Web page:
Background: The Patient-Reported Outcomes Measurement Information System (PROMIS) was developed by the National Institutes of Health to collect outcome data in rapid dynamic fashion on electronic platforms. The potential role of PROMIS in monitoring pain and function in young total hip arthroplasty (THA) patients has been under-investigated. The purpose of this study is to investigate correlation between PROMIS Physical Function (PF) and PROMIS Pain Interference (PI) and legacy scores with similar considerations. Methods: We identified 298 hips who underwent primary THA over 40 months. Patients without preoperative PROMIS or legacy scores, or >50 years were excluded. Demographic data included age, gender, and body mass index. Outcome data included PF, PI, modified Harris Hip Score (mHHS), Western Ontario and McMasters Universities Osteoarthritis Index (WOMAC) domains, and Short Form 12 components. Floor/ceiling effects were considered to be significant if ≥15% of patients responded with the lowest or highest possible score. Spearman correlation (R) was performed to investigate correlation between legacy scores and PROMIS domains. Results: Mean age was 40 years, mean body mass index was 30.1 kg/m2, and 55% were female. None of the patient-reported outcome measures showed any floor/ceiling effects. PI showed moderate correlation to mHHS (R = −0.60), WOMAC Pain (R = −0.62), and WOMAC PF (R = −0.60). PF showed moderate correlation to mHHS (R = 0.66) and WOMAC PF (R = 0.55). Mean PF and PI scores differed significantly from the general population mean of 50 (36.7, 65.4, respectively; both P < .001). Conclusion: PROMIS is an attractive alternative to legacy scoring measures, showing moderate correlations between PROMIS physical domains and legacy PROMs of WOMAC and mHHS in young patients undergoing THA.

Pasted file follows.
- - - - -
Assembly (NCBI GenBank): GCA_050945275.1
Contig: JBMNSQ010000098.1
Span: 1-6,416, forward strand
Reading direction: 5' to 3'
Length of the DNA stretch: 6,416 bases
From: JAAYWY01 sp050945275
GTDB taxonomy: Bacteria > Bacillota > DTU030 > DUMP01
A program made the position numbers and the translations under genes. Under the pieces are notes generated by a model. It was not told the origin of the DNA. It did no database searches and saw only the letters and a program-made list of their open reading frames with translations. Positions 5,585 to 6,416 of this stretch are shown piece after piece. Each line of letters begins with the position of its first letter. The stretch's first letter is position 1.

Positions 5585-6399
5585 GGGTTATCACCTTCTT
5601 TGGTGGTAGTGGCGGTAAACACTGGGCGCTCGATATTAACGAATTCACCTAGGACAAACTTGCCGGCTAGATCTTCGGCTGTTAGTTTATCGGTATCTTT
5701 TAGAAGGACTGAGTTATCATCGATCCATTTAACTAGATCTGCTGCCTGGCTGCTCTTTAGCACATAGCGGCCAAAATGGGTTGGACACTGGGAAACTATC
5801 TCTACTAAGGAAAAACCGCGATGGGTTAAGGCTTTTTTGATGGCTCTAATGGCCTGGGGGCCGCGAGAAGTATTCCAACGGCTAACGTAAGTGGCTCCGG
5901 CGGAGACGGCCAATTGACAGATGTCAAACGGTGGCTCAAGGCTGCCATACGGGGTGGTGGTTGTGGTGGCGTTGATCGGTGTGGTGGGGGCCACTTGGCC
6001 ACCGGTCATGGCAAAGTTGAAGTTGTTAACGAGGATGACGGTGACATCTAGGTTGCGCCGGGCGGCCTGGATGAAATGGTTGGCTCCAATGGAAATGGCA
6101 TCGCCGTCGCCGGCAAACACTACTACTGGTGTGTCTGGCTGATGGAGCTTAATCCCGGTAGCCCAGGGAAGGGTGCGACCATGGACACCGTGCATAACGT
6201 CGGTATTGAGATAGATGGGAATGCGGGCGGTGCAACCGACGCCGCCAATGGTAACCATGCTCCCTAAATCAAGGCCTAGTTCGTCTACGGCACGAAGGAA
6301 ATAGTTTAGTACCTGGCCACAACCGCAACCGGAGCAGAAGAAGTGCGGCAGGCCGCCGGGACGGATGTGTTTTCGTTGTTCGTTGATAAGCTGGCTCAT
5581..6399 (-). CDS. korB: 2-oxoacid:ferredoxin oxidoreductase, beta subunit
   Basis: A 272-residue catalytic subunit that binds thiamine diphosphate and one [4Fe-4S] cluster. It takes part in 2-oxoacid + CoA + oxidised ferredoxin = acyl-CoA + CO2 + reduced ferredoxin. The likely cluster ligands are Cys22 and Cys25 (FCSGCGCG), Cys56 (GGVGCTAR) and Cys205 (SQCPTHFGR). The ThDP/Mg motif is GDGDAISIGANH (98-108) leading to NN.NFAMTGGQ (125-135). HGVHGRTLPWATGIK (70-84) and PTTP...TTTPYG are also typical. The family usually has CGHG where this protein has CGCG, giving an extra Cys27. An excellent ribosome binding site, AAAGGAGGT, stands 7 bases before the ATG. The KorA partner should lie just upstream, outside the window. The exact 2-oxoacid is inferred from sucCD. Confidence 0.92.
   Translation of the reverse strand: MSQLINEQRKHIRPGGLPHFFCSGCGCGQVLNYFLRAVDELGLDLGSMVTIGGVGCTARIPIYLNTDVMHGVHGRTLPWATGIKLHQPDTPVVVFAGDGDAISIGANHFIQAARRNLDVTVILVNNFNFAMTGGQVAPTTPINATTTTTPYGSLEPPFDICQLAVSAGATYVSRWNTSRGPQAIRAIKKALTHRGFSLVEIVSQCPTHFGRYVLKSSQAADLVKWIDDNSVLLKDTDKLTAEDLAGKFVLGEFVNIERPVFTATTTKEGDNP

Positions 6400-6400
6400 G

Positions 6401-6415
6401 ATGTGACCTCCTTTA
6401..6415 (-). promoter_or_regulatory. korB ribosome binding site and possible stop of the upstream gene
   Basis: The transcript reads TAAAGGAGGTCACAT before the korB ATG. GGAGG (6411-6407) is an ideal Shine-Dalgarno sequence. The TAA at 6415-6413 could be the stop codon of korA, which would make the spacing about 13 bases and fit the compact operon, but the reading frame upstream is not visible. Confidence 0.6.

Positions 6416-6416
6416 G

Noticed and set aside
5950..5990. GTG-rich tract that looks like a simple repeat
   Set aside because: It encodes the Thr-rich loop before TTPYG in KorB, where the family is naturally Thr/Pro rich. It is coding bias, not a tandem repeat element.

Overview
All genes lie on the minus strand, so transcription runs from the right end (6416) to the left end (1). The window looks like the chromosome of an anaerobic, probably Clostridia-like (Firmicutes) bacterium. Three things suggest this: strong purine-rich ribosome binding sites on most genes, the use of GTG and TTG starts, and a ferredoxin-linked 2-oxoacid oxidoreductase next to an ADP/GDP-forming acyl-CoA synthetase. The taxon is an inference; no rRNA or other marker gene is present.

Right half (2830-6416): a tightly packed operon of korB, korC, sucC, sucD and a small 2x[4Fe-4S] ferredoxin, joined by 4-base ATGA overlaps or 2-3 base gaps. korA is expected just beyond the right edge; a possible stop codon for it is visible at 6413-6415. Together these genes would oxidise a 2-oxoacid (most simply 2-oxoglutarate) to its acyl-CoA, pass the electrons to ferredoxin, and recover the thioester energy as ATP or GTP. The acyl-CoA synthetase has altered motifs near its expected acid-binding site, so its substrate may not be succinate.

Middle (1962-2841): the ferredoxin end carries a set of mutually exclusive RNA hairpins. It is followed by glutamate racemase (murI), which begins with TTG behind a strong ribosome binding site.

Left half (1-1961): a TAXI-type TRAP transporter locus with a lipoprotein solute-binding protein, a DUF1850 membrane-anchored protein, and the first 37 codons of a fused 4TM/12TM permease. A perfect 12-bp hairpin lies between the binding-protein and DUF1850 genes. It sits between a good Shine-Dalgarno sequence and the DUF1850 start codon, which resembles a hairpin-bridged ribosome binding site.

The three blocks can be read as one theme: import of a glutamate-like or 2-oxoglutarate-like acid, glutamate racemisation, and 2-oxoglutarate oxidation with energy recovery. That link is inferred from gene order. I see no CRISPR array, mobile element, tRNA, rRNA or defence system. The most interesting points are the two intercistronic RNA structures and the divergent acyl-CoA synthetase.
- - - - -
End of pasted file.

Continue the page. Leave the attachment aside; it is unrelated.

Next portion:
- Patient-Reported Outcomes Measurement Information System (PROMIS)
- physical health
- total hip arthroplasty